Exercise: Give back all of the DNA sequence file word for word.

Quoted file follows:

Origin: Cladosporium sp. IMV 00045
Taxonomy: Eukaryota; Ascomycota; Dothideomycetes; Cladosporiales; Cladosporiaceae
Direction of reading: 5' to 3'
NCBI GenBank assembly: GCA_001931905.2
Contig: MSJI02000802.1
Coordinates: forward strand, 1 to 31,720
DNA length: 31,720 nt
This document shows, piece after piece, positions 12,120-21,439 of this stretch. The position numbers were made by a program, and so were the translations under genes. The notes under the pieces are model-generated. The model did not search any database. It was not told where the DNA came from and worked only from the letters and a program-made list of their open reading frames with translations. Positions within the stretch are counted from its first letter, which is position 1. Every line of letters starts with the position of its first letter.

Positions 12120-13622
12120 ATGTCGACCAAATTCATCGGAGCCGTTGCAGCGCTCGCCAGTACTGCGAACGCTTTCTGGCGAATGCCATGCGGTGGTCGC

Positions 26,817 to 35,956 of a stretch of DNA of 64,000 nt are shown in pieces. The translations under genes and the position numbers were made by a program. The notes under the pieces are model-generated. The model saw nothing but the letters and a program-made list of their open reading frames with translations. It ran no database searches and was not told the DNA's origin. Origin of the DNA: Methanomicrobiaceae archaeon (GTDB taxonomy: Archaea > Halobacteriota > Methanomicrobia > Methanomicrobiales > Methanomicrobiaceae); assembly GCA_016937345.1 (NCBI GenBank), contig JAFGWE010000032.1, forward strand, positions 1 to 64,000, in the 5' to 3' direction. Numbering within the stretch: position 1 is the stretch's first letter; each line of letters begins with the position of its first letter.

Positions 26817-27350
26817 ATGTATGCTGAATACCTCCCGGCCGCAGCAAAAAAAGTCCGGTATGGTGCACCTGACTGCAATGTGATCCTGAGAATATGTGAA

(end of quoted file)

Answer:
Origin: Cladosporium sp. IMV 00045
Taxonomy: Eukaryota; Ascomycota; Dothideomycetes; Cladosporiales; Cladosporiaceae
Direction of reading: 5' to 3'
NCBI GenBank assembly: GCA_001931905.2
Contig: MSJI02000802.1
Coordinates: forward strand, 1 to 31,720
DNA length: 31,720 nt
This document shows, piece after piece, positions 12,120-21,439 of this stretch. The position numbers were made by a program, and so were the translations under genes. The notes under the pieces are model-generated. The model did not search any database. It was not told where the DNA came from and worked only from the letters and a program-made list of their open reading frames with translations. Positions within the stretch are counted from its first letter, which is position 1. Every line of letters starts with the position of its first letter.

Positions 12120-13622
12120 ATGTCGACCAAATTCATCGGAGCCGTTGCAGCGCTCGCCAGTACTGCGAACGCTTTCTGGCGAATGCCATGCGGTGGTCGC

Positions 26,817 to 35,956 of a stretch of DNA of 64,000 nt are shown in pieces. The translations under genes and the position numbers were made by a program. The notes under the pieces are model-generated. The model saw nothing but the letters and a program-made list of their open reading frames with translations. It ran no database searches and was not told the DNA's origin. Origin of the DNA: Methanomicrobiaceae archaeon (GTDB taxonomy: Archaea > Halobacteriota > Methanomicrobia > Methanomicrobiales > Methanomicrobiaceae); assembly GCA_016937345.1 (NCBI GenBank), contig JAFGWE010000032.1, forward strand, positions 1 to 64,000, in the 5' to 3' direction. Numbering within the stretch: position 1 is the stretch's first letter; each line of letters begins with the position of its first letter.

Positions 26817-27350
26817 ATGTATGCTGAATACCTCCCGGCCGCAGCAAAAAAAGTCCGGTATGGTGCACCTGACTGCAATGTGATCCTGAGAATATGTGAA